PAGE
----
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PALESTINIAN CENTER FOR HUMAN RIGHTS (PCHR) Printer Friendly Page

Report: Palestinian Center for Human Rights
By Sarah Willig
September 11, 2006

The NGO Front In the Gaza War: Debate Over Palestinian Casualties
By NGO Monitor
January 27, 2009

Gaza Casualties: Civilian or Combatant?
By Steven Stotsky
January 22, 2009

Palestinian Blood Libel
By P. David Hornik
October 9, 2008


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29 Omar El Mukhtar Street
P.O. Box 1328
Gaza City
Gaza Strip
Israel


Phone :(972) 8 2824-776
Fax :(972) 82825-893
Email :
pchr@pchrgaza.org
URL: Website
Palestinian Center for Human Rights (PCHR)'s Visual Map


  • Gaza City-based Palestinian rights organization
  • Condemns Israeli anti-terror measures

 

Founded in 1995 by Palestinian lawyers and human-rights activists, the Gaza City-based Palestinian Center for Human Rights (PCHR) defines itself as “an independent legal body” dedicated to “protecting human rights, promoting the rule of law, and upholding democratic principles in the Occupied Palestinian Territories [OPT].” Specifically, PCHR investigates and documents what it views as Israeli human-rights violations against Palestinians; provides legal aid and counseling for individuals and groups involved in disputes with Israel; and publishes fact sheets and position papers on issues related to the Israeli-Palestinian conflict.

By PCHR's telling, “Israel's occupation and settlement system in the OPT is a form of de facto apartheid that is the root cause of instability in the region.” Depicting Palestinians as innocent victims of relentless Israeli brutality, PCHR press releases and reports regularly accuse the Jewish state of perpetrating extrajudicial executions”; ethnic cleansing”; “mass arbitrary arrests and humiliation”; “harassment and violence”; war crimes; “torture”; “inhumane treatment”; “gross violations of international humanitarian and human-rights law”; “crimes against humanity”; “collective punishment; the “direct targeting of civilians”; and “indiscriminate and disproportionate attacks.”

Evaluating PCHR, NGO Monitor notes that while it “does an important job of describing intra-Palestinian human rights abuses,” it is “blatantly one-sided in its removal of the context of terror and [its] disregard of human-rights abuses committed [by Palestinians] against Israeli civilians.” For example:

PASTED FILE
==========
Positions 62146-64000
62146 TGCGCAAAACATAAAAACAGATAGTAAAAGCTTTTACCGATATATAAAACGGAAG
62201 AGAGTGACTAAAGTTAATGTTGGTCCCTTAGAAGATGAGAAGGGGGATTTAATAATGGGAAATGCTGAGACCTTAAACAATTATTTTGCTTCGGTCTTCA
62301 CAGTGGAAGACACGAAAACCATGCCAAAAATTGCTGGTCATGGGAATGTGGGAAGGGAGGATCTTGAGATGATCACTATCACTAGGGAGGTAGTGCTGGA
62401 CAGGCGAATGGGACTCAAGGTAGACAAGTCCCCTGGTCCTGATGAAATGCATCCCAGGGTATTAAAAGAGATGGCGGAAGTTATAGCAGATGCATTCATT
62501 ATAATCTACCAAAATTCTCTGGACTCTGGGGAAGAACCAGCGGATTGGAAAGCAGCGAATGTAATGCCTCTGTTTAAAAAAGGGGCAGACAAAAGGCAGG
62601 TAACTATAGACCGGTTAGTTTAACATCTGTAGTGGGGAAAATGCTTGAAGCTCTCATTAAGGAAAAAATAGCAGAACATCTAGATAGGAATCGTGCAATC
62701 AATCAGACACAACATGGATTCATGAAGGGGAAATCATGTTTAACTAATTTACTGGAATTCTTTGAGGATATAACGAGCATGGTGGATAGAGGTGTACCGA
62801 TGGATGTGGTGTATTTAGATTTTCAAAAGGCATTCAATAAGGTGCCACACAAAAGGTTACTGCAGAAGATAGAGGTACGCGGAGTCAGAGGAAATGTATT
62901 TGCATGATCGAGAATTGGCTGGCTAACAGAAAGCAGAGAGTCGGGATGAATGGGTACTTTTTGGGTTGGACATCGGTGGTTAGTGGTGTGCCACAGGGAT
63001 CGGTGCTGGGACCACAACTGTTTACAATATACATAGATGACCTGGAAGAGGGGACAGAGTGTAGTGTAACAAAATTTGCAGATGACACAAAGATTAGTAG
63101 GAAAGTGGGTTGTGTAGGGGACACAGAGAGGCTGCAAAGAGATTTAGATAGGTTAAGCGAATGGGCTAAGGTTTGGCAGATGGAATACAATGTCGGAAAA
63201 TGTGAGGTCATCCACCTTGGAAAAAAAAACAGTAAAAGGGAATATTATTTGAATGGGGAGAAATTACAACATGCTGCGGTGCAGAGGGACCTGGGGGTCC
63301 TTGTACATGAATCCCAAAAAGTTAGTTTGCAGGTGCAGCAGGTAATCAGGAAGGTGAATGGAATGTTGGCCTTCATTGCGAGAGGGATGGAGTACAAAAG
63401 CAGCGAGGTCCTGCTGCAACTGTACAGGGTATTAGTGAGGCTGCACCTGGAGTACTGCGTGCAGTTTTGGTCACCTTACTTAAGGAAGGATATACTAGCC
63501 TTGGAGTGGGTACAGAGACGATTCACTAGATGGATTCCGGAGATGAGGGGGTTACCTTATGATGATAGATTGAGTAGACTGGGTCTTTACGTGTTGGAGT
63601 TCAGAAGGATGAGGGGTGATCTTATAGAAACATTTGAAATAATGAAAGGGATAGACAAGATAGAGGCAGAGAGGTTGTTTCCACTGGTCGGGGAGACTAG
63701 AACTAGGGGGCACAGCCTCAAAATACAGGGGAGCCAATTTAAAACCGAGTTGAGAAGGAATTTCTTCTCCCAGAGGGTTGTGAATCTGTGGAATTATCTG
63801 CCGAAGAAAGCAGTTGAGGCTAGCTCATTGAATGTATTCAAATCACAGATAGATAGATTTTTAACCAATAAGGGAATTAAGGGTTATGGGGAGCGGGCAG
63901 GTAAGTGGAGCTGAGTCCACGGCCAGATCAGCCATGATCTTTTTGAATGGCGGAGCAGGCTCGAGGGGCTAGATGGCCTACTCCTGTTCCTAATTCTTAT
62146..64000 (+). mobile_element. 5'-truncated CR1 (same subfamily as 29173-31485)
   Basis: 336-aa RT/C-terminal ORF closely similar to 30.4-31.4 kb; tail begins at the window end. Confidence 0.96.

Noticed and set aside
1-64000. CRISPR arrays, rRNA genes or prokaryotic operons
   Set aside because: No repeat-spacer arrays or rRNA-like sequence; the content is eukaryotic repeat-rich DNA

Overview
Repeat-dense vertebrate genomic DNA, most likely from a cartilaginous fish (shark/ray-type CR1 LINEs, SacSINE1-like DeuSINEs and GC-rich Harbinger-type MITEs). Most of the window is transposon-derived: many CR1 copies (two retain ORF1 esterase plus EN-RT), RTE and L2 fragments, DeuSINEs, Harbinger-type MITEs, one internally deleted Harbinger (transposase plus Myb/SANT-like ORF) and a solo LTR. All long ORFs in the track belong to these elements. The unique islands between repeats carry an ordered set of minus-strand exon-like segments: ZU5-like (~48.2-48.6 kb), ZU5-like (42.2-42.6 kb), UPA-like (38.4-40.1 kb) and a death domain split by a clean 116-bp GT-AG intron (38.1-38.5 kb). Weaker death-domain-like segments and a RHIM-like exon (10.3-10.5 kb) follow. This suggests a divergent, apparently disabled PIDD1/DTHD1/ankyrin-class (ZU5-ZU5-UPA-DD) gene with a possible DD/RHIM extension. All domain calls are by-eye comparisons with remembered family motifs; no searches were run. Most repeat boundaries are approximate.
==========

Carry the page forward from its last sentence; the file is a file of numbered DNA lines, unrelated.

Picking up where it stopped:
• PCHR described Hezbollah terrorist activity in 2000 as “legitimate Lebanese resistance against Israeli occupation in Lebanon,” comparing it to the “French resistance during the Nazi occupation.” 
  • A PCHR Fact Sheet condemns “the massive destruction in Jenin and Nablus during Israel's April 2002 military offensive in the West Bank,” but makes no mention of the fact that it was precipitated by a relentless wave of Palestinian terrorist attacks—most notably the deadly the Passover Massacre of March 27—whose perpetrators hailed from that region.
  • PCHR frequently refers to Palestinian terrorists as “activists” or “members of the resistance.” In an April 24, 2006 press release, for instance, PCHR characterized the Israeli Defense Forces' (IDF) killing of Al-Aqsa Martyrs' Brigades operatives in Bethlehem as “extra-judicial executions” of “activists.” In another press release three days later, PCHR condemned an IDF attack on Islamic Jihad terrorists who were on their way to launch Qassam rockets at Israel, and called on the international community to “intervene to stop such crimes” by the IDF.
  • When Hamas-launched rockets have fallen short of their Israeli civilian targets and caused injuries to Palestinians in Gaza, PCHR has whitewashed such incidents as merely the “misuse of weapons.” 

According to NGO Monitor, “PCHR engages in political activity based on the Durban strategy of delegitimizing and isolating Israel through boycotts and sanctions” as well as divestment. In a February 2002 statement to the UN Human Rights Commission, for instance, PCHR exhorted the international community to support “the imposition of comprehensive arms, oil, economic and trade sanctions and embargoes ... [and] the downgrading or suspension of diplomatic relations.” It also asked the United Nations “to exclude Israel from all UN-sponsored conferences and organizations.” Three years later, PCHR joined other Palestinian NGOs in supporting a British Association of University Teachers' boycott of Israeli universities. The Palestinian boycotters issued a statement calling their initiative “an historic moment in the global movement to isolate Apartheid Israel ... [which] steals our land and ghettoizes us behind Walls in a project aimed at the expulsion of Palestinians from their land.”